What price will we pay for a job?

Politicians are exploiting economic insecurity to put public resources into highly-questionable ventures.

Frances Roberts, Hobart co-convenor of the Australian Youth Climate Coalition, addresses a “Stop Adani” rally on Hobart’s Parliament Lawns last Saturday. PHOTO Martyn Summers

Frances Roberts, Hobart co-convenor of the Australian Youth Climate Coalition, addresses a “Stop Adani” rally at Hobart’s Franklin Square last Saturday. PHOTO Martyn Summers

No-one should underestimate the fear that accompanies the threat of being sacked, the dismay that comes with being unemployed, or the lengths to which people will go to support a promise of a job.

There is no other explanation for governments behaving as if there is innate virtue in filling coastal waters with fish pens, felling forests or making huge holes in the ground.

Or allowing huge numbers of machines designed specifically to deprive people of their money to be installed in pubs and clubs across the country.

The selling of this latter idea as a benefit to society – a decades-long process which the Tasmanian historian James Boyce has described in his book, Losing Streak, in Talking Point and last month on national radio – would be utterly unbelievable if it had not actually happened.

Boyce reminds us that Tasmania’s installation of poker machines in the 1990s came after the Commonwealth Grants Commission found that this state had Australia’s worst rate of gambling addiction and its lowest level of revenue from gambling taxation.

Despite strong public opposition to poker machines in the 1990s, successive Liberal and Labor governments introduced them in stages and then abolished all bet limits. Bipartisan support was driven by a steady stream of tax revenue, but the public justification was local jobs.

Boyce points out that governments have turned a blind eye to the fact that the main beneficiaries of Tasmania’s pokie industry are not local clubs and smaller family pubs able to offer stable local employment but big, highly-profitable, mainly interstate hotel chains.

We can find similar stories about the privileges handed out to the forestry giant Gunns Limited before it came crashing down in 2012. Or about the relaxed attitude to what seem to be flagrant violations of marine environmental standards by the salmon farming business Tassal.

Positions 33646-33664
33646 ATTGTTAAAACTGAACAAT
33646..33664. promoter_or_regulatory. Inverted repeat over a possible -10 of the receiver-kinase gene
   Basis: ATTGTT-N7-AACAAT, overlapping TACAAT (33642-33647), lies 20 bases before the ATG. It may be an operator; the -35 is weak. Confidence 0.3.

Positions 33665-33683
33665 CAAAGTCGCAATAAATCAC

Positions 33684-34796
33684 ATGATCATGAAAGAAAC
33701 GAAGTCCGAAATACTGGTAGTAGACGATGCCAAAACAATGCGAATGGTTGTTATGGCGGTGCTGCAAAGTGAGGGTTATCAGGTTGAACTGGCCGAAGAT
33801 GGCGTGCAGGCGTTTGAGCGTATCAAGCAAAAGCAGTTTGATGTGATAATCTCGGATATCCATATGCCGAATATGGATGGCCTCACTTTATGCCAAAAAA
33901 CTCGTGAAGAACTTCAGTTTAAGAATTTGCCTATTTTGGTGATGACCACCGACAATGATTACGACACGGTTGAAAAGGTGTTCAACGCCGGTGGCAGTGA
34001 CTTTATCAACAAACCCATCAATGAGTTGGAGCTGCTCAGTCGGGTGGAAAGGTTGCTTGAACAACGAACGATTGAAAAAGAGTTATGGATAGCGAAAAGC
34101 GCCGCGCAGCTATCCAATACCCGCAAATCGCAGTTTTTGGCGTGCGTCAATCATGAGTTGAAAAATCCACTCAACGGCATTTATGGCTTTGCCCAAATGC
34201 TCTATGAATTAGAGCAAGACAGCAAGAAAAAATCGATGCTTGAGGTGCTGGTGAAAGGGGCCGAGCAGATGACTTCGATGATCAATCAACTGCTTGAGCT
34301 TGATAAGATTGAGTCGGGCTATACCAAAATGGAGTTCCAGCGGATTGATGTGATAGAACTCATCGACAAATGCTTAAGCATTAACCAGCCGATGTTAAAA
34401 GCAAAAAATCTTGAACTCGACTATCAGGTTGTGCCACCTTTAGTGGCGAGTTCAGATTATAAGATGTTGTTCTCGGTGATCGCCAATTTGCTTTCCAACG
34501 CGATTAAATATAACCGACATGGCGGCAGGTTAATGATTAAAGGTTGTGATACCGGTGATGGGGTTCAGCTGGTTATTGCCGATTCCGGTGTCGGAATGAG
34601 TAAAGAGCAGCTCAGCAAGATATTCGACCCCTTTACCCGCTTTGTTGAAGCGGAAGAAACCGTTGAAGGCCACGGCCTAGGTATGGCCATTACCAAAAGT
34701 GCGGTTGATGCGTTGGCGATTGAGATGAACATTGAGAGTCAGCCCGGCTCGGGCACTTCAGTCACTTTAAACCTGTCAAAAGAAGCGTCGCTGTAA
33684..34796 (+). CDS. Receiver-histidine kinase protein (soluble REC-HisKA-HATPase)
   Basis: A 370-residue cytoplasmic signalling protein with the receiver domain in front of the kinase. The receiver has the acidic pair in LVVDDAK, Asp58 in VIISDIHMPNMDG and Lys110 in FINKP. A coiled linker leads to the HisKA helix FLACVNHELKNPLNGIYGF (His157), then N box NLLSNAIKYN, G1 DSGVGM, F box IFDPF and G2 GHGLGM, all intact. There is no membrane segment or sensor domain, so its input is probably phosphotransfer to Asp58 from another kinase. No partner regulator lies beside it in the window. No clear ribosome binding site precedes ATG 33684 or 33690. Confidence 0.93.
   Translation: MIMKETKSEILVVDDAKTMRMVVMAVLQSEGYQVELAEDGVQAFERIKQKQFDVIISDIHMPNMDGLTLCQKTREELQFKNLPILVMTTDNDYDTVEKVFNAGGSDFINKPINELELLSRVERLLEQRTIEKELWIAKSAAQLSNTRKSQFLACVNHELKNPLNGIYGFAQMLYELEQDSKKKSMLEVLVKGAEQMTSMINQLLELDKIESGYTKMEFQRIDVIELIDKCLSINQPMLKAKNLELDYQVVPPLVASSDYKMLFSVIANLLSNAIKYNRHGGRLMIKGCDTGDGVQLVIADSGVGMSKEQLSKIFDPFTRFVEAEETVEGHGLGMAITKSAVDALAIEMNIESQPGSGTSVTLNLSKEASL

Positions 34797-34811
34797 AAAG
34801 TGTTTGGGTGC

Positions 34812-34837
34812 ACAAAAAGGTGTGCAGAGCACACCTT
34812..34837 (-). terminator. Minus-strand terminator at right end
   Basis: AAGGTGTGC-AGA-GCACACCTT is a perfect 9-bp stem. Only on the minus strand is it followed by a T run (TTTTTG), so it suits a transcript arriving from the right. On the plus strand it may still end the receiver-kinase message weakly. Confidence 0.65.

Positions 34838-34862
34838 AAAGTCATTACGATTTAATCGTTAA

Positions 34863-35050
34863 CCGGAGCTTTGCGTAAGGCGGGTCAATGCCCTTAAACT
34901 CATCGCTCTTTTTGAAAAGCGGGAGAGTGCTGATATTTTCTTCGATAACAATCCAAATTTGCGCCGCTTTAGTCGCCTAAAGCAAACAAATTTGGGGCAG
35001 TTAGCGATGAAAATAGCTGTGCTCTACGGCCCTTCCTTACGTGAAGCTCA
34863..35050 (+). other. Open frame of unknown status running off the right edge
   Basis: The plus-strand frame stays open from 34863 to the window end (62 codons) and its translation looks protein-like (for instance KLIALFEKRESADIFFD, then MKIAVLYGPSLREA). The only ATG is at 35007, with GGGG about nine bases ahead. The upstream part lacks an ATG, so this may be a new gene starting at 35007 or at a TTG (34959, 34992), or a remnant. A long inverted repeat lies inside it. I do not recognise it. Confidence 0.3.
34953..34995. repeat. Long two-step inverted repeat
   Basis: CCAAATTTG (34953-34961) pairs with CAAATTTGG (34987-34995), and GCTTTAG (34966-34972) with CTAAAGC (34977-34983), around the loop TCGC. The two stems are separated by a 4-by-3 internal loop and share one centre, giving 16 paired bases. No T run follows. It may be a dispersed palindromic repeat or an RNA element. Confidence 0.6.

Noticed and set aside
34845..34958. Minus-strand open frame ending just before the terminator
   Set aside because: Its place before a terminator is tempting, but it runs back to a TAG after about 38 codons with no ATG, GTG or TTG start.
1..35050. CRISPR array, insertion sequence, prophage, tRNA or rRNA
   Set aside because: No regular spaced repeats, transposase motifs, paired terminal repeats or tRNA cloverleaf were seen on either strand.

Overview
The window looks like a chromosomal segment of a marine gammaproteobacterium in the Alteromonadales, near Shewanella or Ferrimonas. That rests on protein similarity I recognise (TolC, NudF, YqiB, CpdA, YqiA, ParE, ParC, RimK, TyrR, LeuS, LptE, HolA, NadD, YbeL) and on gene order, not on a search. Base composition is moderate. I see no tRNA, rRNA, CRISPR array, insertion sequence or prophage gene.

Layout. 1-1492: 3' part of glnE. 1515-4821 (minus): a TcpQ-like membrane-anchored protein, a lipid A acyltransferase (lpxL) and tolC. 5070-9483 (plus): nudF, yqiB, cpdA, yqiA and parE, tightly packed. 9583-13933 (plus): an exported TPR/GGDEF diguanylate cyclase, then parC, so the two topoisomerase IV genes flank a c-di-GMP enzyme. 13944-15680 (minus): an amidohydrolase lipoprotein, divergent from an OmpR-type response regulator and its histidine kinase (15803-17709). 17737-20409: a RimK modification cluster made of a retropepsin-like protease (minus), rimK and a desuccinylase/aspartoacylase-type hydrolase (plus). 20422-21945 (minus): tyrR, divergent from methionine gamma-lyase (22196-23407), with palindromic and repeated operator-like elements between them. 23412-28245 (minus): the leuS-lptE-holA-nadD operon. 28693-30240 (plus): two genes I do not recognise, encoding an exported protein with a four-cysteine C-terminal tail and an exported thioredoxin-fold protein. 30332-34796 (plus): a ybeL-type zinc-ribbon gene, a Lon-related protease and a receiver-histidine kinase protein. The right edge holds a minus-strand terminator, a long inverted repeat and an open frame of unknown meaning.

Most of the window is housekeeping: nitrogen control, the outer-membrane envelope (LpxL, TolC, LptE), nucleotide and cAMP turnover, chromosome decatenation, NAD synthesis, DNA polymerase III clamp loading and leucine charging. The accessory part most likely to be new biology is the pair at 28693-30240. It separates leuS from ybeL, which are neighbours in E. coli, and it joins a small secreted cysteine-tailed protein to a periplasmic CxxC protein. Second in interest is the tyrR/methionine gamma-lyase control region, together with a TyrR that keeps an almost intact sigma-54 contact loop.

In all these cases there is disquiet in the community about undesirable social or environmental consequences. The salve for that disquiet is invariably jobs: in pubs and clubs, in forests, log transport and milling, and in salmon farms and factories.

Some of the promised jobs come to pass but most don’t, which is no surprise because it’s well known that spruikers of development proposals exaggerate. But it is interesting how quickly governments and voters alike can stop being sceptical as soon as jobs are raised in the conversation.

Now we have a stand-out national example of a large corporation and its political supporters making promises of many thousands of jobs in regional centres which, like Tasmania, have a recent history of chronic unemployment.

Last week the ABC’s Four Corners looked at past activities of the mining and energy giant Adani, the Indian group seeking to mine coal in Queensland’s Galilee Basin. The program raised financial, environmental and health issues and extensive evidence of fraud, bribery and money-laundering.

A recent judicial inquiry showed that Adani “just about broke every law of the country”, said Paranjoy Guha Thakurta, a leading Indian economist and intellectual. “Here is a business conglomerate who will not stop at anything to maximise its profits.”

The company’s power in its home state, Gujarat, was on full display after Four Corners reporter Stephen Long visited an Adani port facility to investigate the background of judicial findings against Adani for environmental misdemeanours there.

After being ordered off by Adani security, the film crew endured five hours of questioning at their hotel by police officers, who used a threat of arrest to force them out of town.

By contrast, Adani has lavished hospitality on federal and state MPs visiting India. That includes trade minister Steve Ciobo, who last month changed rules to allow the government’s Export Finance and Insurance Corporation to fund foreign-owned domestic mining projects.

EFIC’s charter has always been to help Australian companies enter foreign markets, but now its funds can be accessed by Indian-owned Adani. Major financial institutions have turned their backs on Adani’s Carmichael venture; if that fails EFIC’s own future could be under threat.

Another vocal supporter of the company is Queensland’s Labor premier Annastacia Palaszczuk, recently hosted in India by Adani’s owner, Gautam Adani. Questioned by Long, she said she knew nothing about multiple allegations of Adani money laundering and tax avoidance.

She added: “I do know about Adani and that means thousands of jobs for regional Queenslanders… You should go up there and talk to those people who have lost their jobs… They’re hurting, regional Queensland is hurting and we will do everything we can to get people back into work.”

Jobs promised – invariably more than what eventuates – say little about a business’s potential value and nothing at all about its viability. Adani admits its estimate of 10,000 jobs was grossly exaggerated, yet in this and many other cases such figures are driving seriously risky political decisions.

We expect companies to exercise due diligence with shareholders’ funds. Whether the business in question is coal, poker machines, trees or salmon, we should expect no less from governments.

THE ENERGY Market, to be held next week at Hobart’s Sustainability Learning Centre, is a brand new idea to celebrate, explore and create energy of all kinds. Anyone can attend. From 4 pm next Tuesday, 50 Olinda Grove, Mt Nelson.

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